The new FoxPro Inferno lives up to the company's reputation as one of the best predator call makers around.
When it comes to predator calls, FoxPro is without a doubt a leader in the industry. It makes some pretty high-dollar electronic calls, too, but as the company’s latest introduction, the FoxPro Inferno, shows, it also makes a value-packed call for the budget-conscious hunter.
The Inferno sells for $199, is compact and lightweight, and ideal for walking into a set and maintaining your stealth. It’s also incredibly loud, featuring 20 volume settings and 75 preloaded sounds (it can hold up to 200), including a substantial menu of rabbit calls. The wireless remote and speaker run off AA batteries, and the speaker also has an additional jack or another auxiliary speaker.
I put the Inferno to the test during a recent trip to Eastern Colorado for a February coyote hunt. It’s an ideal place to test the range of the Inferno, as winds regularly reach 15-20 mph and the wide open spaces have a way of drowning out sound. On the second set of the day we found a long section of rolling hills surrounded by CRP to setup on, and I placed the call about 15 yards in front and to the right of my seated position. I cranked the jack in distress sound, and after about three minutes of continuous play I saw the first set of ears pop up over the horizon at 300 yards.
Locked onto the call and charging hard, that ‘yote was soon followed by a second. I pushed the safety forward on my Remington 700, did a little Kentucky windage adjustment, and squeezed off a round. Chambered in .243, that 75-grain Hornady V-MAX bullet tore two gaping holes in the dog, which was anchored in place. Unsure whether the action was yet over, I let the call play on. About two or three minutes later, another set of ears reappeared. Game on.
Later in the hunt we setup on a several-mile-long valley with side draws feeding it, playing coyote howls instead of relying on the distress variants. Even when winds reached 10-15 mph the call was effective, bringing in song dogs from 600 yards and beyond. Wary and probably educated about calls, most of the dogs would hold up at about 250-300 yards—one more reason to make use of the long-range capability and wind-bucking prowess of a cartridge like the .243.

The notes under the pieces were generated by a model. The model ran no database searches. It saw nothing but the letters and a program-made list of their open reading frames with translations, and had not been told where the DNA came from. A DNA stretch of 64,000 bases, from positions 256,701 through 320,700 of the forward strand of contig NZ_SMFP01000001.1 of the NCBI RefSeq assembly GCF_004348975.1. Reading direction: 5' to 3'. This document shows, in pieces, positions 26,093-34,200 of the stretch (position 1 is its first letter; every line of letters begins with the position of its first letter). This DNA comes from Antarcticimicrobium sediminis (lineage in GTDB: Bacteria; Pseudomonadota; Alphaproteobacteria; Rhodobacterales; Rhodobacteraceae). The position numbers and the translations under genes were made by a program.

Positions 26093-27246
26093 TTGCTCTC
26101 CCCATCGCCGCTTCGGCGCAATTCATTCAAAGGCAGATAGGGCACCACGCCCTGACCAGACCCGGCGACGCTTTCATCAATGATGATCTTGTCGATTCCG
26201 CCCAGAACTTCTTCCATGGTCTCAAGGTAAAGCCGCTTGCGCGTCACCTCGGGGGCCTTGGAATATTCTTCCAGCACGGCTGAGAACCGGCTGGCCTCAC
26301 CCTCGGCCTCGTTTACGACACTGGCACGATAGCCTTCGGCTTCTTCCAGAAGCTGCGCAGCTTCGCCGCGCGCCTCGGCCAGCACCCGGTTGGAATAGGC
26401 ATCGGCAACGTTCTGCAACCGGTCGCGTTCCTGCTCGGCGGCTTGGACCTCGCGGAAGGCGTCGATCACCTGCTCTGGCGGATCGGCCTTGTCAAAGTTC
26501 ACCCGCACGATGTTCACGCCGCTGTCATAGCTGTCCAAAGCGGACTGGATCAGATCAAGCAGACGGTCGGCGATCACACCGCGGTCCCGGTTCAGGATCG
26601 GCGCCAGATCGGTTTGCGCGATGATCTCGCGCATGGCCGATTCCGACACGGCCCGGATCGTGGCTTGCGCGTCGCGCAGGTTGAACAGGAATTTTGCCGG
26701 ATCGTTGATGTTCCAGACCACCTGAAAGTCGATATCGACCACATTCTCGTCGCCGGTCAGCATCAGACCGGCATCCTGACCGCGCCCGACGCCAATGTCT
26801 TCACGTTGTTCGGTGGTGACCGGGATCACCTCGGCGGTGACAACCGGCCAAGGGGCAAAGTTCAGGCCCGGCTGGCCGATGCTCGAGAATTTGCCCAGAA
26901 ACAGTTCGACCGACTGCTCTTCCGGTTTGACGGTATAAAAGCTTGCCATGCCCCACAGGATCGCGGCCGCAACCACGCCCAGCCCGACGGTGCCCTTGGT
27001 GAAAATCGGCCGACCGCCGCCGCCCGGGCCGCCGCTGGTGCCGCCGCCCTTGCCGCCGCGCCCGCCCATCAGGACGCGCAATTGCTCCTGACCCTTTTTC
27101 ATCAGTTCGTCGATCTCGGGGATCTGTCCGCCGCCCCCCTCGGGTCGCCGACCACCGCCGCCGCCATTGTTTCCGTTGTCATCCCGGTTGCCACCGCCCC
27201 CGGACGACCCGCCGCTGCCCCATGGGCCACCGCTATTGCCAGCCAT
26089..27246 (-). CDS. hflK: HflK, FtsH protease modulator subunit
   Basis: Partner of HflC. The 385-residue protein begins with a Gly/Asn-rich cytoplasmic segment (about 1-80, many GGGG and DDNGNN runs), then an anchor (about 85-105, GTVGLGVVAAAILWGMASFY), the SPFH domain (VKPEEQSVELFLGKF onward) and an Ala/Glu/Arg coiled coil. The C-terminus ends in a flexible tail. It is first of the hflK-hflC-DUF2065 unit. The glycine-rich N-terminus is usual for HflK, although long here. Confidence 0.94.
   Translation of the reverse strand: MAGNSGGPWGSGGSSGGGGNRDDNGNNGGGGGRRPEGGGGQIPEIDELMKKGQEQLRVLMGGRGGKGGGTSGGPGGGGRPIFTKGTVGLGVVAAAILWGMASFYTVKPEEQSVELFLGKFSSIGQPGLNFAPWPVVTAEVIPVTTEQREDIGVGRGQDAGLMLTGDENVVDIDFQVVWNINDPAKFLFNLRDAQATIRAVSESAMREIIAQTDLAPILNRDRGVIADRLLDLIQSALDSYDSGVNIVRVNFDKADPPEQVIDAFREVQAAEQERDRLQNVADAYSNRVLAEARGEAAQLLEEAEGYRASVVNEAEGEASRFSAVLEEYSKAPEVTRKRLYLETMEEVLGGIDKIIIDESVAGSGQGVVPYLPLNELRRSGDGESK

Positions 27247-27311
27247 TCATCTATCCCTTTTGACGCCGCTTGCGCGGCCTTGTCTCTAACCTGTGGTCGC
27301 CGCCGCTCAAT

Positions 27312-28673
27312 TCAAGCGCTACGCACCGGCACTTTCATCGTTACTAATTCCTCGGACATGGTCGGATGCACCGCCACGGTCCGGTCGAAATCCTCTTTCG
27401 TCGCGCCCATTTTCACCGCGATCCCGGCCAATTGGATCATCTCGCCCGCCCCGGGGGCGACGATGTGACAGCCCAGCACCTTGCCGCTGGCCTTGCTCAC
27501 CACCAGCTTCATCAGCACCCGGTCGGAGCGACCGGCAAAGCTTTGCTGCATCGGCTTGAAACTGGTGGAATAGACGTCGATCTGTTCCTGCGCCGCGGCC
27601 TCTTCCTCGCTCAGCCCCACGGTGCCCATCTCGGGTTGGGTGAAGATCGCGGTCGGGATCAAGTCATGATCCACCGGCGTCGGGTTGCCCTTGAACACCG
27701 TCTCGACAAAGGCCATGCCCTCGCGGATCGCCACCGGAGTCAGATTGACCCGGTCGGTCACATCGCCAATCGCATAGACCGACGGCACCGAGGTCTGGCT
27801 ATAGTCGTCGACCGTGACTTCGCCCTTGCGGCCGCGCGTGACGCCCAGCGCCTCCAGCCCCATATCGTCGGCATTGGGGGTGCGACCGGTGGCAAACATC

In terms of battery life, we used the Inferno for three days with standard AA batteries and it didn't fade out on us—in fact it never made it below a half charge. Conveniently, the remote has a battery indicator to let you know when it's time to replace the old batteries. The call holds four batteries and the remote three, for a total of seven. I typically throw in lithium batteries for extra life, but even the standard alkaline batteries were more than sufficient.
The remote works exceptionally well and features large buttons that are easy to depress even with gloved hands. We tried it out to about 25-30 yards and had no issues; response time was nearly immediate. The Inferno comes with an auxiliary jack for additional speakers, mute button and 20 volume settings. When you play the jack-in-distress calls, for example, the call automatically alternates between louder and quieter calling, so you really just push play and let it roll. If you do want to adjust sound or volume while the sequence is playing, you can do so with the push of a button.
For an unbeatable price with premium sound quality, the American-made Inferno is a must-have for both the entry-level or hardcore predator hunter. It’s small enough to stash in your truck, yet powerful enough to reach out across open spaces to bring the dogs in.
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